“Light breaks in through the windowpane.” It’s a simple enough image that the lilting, slowly unfolding reverie of “It Always Rains”, Ever Crashing‘s opening track eventually settles upon as its refrain. But coming on the heels of Kennnedy Ashlyn’s heartbreaking reckoning with grief on SRSQ’s first record, it speaks volumes. A record of rebirth, reaffirmation, and leaps of faith, Ever Crashing finds Ashlyn reconciling herself to sublime forces far larger than the self and celebrating their reverberations within our lives, loves, and memories.
Perhaps more than anything else in her considerable arsenal as a performer, Ashlyn wields intimacy with disarming and often breathtaking effect. That’s very much the key to Ever Crashing, a record where you spend every moment in close proximity to her, as she works her way through the ongoing business: being alive. If that sounds especially heavy, then it should be noted that the universality of the experiences Ashlyn explores, and her willingness to embrace joy and the plain absurdity of life in proportion to its hardships give the record a light and ethereal sense of comfort and warmth. As she half-laments, half-relishes the passage of wasted time on the breathy “Saved for the Summer” or revels in the contradictorily joyous and wistful feeling of love obscured on “Used to Love” you can hear Kennedy reckoning with the tiny complexities of emotion in her own inimitable fashion. That willingness to be both simultaneously confessional songstress (as on the plain lament for guidance “Fear”) and camp torch singer (the towering Badalamenti-pastiche “Abyss”) has a rare, and captivating authenticity.
It’s worth noting exactly how different Ever Crashing is instrumentally from anything we’ve heard from SRSQ up til this point. Midwifed by producer Chris Coady, who brings the talent for sun-soaked dreaminess he’s previously employed in service of Beach House and Slowdive, it’s a record that invokes the classic 4ad catalogue in instrumentation as much as it does emotion. While the dream-pop and broader rock elements which made up Them Are Us Too’s approach to darkwave took a backseat on the synth-forward Unreality, but come rushing to the fore on Ever Crashing The similarities between Ashlyn’s work and The Sundays has been apparent since her earliest releases, and it’s as apparent as ever on the title track. However, “Ever Crashing”‘s build towards fuzzed-out smears of reverb (as well as a sample of what seems to be dog barking?) lends it a psychedelic sensory overload that goes far beyond those influences. The use of a speedy amen break as the foundation of closing track “Someday I Will Bask In The Sun” perhaps feels out of step with the mid-tempo, magisterial pace of the majority of the record, but much like the inclusion of “Soon” at the end of shoegaze masterpiece Loveless, the sugar rush of pure, cathartic bliss the track carries seems to necessitate it. The sound of candyflipping at a Christian rave, it has an unhinged energy yet is guided by sanguine vision and harmony.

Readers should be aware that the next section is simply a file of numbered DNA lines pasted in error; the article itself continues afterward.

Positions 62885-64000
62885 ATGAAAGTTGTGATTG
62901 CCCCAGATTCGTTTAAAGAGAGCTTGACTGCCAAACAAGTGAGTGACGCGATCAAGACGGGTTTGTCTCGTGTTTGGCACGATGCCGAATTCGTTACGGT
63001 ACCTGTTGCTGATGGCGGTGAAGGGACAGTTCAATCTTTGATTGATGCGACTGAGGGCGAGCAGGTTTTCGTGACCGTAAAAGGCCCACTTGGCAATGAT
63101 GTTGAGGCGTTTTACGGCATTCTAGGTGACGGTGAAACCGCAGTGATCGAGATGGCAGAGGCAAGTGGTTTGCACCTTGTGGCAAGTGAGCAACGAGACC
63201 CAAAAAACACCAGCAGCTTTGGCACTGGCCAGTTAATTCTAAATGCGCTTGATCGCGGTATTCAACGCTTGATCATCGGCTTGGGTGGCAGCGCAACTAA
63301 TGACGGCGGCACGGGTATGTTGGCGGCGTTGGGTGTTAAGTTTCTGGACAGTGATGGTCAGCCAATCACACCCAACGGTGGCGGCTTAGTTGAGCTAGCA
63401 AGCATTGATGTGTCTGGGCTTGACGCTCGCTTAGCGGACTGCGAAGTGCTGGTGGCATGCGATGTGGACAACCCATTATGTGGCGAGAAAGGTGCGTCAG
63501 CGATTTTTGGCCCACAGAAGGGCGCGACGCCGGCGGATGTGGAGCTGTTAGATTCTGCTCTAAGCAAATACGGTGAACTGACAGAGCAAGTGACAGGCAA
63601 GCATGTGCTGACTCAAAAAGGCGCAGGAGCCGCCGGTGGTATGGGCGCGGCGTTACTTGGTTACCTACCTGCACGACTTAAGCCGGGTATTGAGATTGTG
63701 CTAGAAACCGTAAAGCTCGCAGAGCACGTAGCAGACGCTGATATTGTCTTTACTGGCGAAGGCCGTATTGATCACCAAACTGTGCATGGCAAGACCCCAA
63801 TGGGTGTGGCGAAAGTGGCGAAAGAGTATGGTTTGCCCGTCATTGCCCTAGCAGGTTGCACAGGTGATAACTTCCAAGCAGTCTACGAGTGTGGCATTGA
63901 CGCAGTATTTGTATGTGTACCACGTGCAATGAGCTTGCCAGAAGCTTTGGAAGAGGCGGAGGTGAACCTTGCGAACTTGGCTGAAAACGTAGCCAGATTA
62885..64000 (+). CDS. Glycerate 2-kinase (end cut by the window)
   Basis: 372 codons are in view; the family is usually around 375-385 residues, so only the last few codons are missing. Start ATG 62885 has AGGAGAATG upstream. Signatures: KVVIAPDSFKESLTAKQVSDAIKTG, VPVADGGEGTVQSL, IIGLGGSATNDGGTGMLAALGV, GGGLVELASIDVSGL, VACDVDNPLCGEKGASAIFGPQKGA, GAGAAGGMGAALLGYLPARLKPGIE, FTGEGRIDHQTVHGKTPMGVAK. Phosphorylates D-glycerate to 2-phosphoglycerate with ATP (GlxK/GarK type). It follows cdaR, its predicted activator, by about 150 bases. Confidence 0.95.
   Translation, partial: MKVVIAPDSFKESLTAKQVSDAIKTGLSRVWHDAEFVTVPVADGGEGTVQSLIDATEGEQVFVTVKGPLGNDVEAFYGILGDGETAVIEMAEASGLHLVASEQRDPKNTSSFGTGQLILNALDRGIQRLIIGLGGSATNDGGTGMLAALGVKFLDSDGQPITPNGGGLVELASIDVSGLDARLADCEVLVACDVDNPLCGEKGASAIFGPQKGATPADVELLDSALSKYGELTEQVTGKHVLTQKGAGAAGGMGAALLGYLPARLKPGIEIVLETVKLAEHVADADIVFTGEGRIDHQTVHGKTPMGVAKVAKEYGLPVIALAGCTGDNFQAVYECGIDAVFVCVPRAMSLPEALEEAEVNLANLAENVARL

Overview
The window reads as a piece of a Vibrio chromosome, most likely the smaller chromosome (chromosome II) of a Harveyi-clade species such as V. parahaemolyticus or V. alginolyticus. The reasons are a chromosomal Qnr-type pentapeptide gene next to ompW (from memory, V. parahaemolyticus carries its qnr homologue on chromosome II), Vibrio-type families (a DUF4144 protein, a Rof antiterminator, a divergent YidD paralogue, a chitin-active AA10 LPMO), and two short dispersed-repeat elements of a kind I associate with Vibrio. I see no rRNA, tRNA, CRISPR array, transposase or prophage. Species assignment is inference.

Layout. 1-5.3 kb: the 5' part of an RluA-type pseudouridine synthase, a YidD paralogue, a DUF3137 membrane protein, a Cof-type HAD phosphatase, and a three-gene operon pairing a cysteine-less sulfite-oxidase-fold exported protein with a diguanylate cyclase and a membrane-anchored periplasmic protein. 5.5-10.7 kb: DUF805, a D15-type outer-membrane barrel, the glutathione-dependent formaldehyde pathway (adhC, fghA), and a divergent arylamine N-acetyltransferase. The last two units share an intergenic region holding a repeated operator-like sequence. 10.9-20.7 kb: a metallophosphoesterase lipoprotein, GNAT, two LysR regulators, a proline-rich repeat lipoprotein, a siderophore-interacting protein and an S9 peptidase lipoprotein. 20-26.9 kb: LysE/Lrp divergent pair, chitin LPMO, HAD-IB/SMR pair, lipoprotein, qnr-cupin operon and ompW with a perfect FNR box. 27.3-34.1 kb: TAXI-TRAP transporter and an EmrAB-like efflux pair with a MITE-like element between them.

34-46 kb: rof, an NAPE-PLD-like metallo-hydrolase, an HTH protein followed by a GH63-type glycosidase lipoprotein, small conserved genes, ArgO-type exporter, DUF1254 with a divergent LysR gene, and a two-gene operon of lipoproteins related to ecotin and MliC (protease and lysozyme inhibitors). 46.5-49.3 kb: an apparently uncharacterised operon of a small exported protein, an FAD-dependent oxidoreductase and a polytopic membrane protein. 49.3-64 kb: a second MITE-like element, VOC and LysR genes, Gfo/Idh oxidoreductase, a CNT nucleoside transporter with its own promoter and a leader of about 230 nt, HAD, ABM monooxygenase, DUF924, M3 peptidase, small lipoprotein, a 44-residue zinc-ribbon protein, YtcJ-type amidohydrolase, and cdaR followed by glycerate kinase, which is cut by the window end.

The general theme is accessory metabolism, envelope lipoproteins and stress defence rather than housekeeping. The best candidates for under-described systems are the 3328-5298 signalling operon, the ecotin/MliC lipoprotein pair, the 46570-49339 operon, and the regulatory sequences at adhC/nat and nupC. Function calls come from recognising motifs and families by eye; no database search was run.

Henry Miller held that “each moment lived pushes open a greater, wider horizon from which there is no escape save living”. The existential work of that living is often onerous and rife with pain, grief, and despair. Yet when attended to from the right angle, at a certain frequency, that duty of life becomes electrified and imbued with profound joy and disarming ease. Ever Crashing is just such an attenuation to that frequency, its capsules of rapturous melancholia and more elusively, bliss, pushing through the listener and outwards into the infinite. Highly recommended.